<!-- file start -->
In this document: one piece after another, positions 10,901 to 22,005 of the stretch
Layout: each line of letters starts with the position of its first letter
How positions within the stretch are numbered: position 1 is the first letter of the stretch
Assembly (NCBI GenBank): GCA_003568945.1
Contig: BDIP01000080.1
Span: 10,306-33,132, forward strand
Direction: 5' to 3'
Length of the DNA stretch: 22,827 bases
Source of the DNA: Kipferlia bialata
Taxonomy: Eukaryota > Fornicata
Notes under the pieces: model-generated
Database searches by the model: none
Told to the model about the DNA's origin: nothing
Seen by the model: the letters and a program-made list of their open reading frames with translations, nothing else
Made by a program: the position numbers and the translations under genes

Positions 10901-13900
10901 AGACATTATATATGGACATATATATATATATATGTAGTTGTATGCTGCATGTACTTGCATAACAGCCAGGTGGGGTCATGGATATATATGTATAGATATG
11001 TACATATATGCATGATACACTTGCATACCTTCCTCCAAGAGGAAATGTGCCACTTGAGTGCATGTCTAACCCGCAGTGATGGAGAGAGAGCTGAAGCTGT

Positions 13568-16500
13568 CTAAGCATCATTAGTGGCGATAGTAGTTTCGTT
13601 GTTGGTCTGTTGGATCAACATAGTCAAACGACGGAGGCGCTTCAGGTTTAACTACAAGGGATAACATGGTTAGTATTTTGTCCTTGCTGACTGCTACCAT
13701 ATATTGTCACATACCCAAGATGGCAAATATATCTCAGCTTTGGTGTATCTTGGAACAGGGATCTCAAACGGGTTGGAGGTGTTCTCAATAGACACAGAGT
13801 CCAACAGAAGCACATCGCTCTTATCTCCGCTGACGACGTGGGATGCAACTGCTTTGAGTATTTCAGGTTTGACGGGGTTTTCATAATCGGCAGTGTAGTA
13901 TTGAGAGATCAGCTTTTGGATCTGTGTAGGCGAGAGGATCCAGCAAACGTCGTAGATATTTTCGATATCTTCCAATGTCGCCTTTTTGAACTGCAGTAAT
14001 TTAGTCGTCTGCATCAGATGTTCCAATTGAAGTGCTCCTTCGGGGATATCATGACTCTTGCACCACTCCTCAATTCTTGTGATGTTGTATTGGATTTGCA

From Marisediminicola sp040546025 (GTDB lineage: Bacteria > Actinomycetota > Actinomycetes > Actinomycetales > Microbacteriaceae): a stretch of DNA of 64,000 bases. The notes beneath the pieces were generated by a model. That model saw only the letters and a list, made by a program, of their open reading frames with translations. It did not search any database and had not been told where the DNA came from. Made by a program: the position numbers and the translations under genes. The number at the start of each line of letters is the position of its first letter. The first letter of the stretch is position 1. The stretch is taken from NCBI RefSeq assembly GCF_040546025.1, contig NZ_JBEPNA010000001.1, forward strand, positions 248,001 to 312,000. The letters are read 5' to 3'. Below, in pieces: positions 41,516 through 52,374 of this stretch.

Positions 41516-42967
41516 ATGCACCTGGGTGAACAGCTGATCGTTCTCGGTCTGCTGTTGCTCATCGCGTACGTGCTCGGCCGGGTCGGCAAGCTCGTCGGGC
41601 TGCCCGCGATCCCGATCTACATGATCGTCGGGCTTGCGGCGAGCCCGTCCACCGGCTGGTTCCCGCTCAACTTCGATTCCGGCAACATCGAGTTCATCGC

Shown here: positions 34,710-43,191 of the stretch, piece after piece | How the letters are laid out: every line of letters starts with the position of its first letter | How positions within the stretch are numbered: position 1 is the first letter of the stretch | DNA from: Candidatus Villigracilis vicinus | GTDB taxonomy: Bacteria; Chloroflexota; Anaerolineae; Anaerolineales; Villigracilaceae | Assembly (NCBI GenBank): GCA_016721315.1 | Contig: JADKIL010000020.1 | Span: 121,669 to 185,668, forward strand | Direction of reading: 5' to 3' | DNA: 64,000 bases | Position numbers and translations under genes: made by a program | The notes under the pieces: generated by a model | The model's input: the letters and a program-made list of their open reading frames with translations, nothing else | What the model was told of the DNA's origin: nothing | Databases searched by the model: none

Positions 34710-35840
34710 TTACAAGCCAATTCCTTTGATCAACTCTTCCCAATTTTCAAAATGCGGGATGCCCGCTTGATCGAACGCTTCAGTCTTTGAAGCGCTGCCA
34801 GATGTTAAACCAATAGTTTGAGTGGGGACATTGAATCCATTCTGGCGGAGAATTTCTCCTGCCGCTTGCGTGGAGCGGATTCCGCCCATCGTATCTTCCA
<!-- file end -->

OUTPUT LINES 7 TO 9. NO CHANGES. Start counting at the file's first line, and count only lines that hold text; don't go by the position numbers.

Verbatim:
Direction: 5' to 3'
Length of the DNA stretch: 22,827 bases
Source of the DNA: Kipferlia bialata